When Cancer Triggers Post-Traumatic Stress

  • Symptoms of post-traumatic stress syndrome (PTSS) are usually tied to events like war, natural disaster, or sexual assault. But often, they can affect people with cancer, too.  

    PTSS are anxiety symptoms that can develop after a person has a deeply frightening or disturbing experience.

    While it can be hard, post-traumatic stress syndrome can prompt cancer patients to reprioritize their lives in meaningful ways.  “There’s an opportunity for post-traumatic growth,” Dr. Doubrava said.

     “Some patients perceive a diagnosis of cancer as being life-threatening, and that perception can trigger serious trauma, even if they have a very good prognosis,” explained Suzanne Doubrava, MD, a psychiatrist at Fox Chase Cancer Center. “They’re in a constant state of fear and terror that keeps repeating.”

    Undergoing treatment, having a long hospital stay, waiting for test results, or even being afraid of cancer coming back can also trigger symptoms.

    A recent study found that as many as 1 in 5 people with cancer had some symptoms of PTSS six months after diagnosis and that one-third of those still had PTSS four years later. The heightened anxiety, worry, or fear can make it impossible to feel calm or relaxed, and can interfere with a patient’s daily life, according to Paula H. Finestone, PhD, a psychologist at Fox Chase.

    Having PTSS may even affect a cancer patient’s health—if, for instance, being in their doctor’s waiting room or smelling alcohol swabs triggers anxiety symptoms, that patient might be more likely to skip appointments or avoid treatment.

    Recognizing PTSS symptoms in cancer patients

    People with cancer can develop symptoms of PTSS shortly after their diagnosis, but their problems can occur anytime during or after treatment. If they are experiencing PTSS, they might:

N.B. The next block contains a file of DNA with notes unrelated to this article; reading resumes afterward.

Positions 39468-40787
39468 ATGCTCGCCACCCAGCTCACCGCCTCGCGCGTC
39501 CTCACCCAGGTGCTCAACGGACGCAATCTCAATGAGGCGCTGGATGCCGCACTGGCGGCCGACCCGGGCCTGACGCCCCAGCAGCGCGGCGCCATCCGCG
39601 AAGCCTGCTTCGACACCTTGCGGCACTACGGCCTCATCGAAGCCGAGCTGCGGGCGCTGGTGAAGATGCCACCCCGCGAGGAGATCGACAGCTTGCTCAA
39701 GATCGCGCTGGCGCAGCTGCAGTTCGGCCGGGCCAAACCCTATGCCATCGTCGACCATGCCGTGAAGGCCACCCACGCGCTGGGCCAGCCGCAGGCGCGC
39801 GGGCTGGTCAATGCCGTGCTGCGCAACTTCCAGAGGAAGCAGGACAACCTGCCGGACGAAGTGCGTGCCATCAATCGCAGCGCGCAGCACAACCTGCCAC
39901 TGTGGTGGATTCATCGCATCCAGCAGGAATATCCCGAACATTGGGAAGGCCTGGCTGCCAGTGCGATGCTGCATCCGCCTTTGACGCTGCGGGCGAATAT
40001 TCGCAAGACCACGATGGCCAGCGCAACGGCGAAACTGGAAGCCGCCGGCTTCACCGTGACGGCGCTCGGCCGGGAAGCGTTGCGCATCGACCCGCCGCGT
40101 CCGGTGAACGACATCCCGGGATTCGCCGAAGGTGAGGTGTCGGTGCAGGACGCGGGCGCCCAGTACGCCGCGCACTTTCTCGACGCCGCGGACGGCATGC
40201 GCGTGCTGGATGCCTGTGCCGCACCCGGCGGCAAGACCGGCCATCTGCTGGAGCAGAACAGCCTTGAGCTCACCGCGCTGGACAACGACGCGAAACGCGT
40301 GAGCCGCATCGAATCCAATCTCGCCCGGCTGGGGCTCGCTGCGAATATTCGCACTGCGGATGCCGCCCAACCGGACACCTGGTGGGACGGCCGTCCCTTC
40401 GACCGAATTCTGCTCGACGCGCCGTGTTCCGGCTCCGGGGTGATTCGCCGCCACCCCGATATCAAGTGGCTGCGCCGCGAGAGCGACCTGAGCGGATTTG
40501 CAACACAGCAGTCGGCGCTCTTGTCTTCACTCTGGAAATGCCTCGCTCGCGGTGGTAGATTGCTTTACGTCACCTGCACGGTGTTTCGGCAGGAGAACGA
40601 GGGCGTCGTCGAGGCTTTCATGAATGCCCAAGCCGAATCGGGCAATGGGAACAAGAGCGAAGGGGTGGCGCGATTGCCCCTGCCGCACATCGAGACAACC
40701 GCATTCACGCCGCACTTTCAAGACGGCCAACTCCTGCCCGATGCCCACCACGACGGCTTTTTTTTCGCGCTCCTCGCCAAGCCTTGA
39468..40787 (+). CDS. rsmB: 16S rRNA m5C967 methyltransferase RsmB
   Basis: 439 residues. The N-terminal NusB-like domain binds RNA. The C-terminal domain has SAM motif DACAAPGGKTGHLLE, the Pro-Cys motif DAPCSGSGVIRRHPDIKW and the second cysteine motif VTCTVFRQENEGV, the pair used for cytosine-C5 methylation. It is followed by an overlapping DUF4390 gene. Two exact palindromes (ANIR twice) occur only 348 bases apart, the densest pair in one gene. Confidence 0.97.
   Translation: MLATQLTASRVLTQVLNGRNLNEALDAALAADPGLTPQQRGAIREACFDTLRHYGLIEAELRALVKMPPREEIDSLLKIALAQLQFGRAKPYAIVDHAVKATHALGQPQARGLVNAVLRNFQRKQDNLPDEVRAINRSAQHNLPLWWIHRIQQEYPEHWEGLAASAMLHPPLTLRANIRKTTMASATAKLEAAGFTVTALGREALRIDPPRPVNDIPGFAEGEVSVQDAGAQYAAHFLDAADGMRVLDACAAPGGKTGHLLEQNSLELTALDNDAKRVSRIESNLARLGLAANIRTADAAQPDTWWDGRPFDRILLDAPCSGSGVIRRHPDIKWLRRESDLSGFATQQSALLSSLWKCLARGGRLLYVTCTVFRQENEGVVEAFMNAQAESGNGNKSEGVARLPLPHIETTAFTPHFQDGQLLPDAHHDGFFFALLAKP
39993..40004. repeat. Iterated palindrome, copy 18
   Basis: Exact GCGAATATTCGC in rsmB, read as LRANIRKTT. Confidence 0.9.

• Constantly feel anxious, worried, scared, or angry
    • Have nightmares and flashbacks to cancer-related events
    • Avoid places, events, or people that trigger bad memories
    • Have intense feelings of guilt, shame, or hopelessness
    • Have trouble sleeping or concentrating
    • Lose interest in activities or relationships that used to be enjoyable
    • Have scary or unwanted thoughts
    • Partake in self-destructive activities, such as abuse drugs or alcohol
    • Feel numb

    Although PTSS can affect anyone with cancer, patients who’ve experienced a previous trauma or PTSS unrelated to cancer are at higher risk.

    “Worry is trying to predict a future that no one knows," said Dr. Finestone. "The way you let go of worry is to coach yourself: deliberately let that worry go and do something else that calms you.”

    Get the help you need

    PTSS can feel overwhelming, but they are treatable. Talk with your oncology team if you think you may have PTSS. They may recommend options like:

    Cognitive behavioral therapy. This type of therapy can help you become less sensitive to triggers by teaching you how to understand your symptoms and how to change your anxiety-causing thinking patterns.

    Relaxation techniques. “When faced with a trigger, taking deep breaths or imagining a peaceful place can slow your stress reaction and help you feel calmer,” Finestone said. 

    Connecting with others. Going to a cancer support group and talking with people who are going through the same thing can give you new ideas for coping with your feelings. “Some people benefit from the buddy system, having a peer that’s gone through the same experiences,” Finestone said.

    Medications. Antidepressants, selective serotonin reuptake inhibitors (SSRIs), antianxiety drugs, and antipsychotic drugs can be useful for managing severe symptoms of PTSS.  

    And while it can be hard, PTSS can prompt cancer patients to reprioritize their lives in meaningful ways.

    “There’s an opportunity for post-traumatic growth,” Doubrava said. “PTSS becomes a powerful motivator for people to make positive changes that improve their lives.”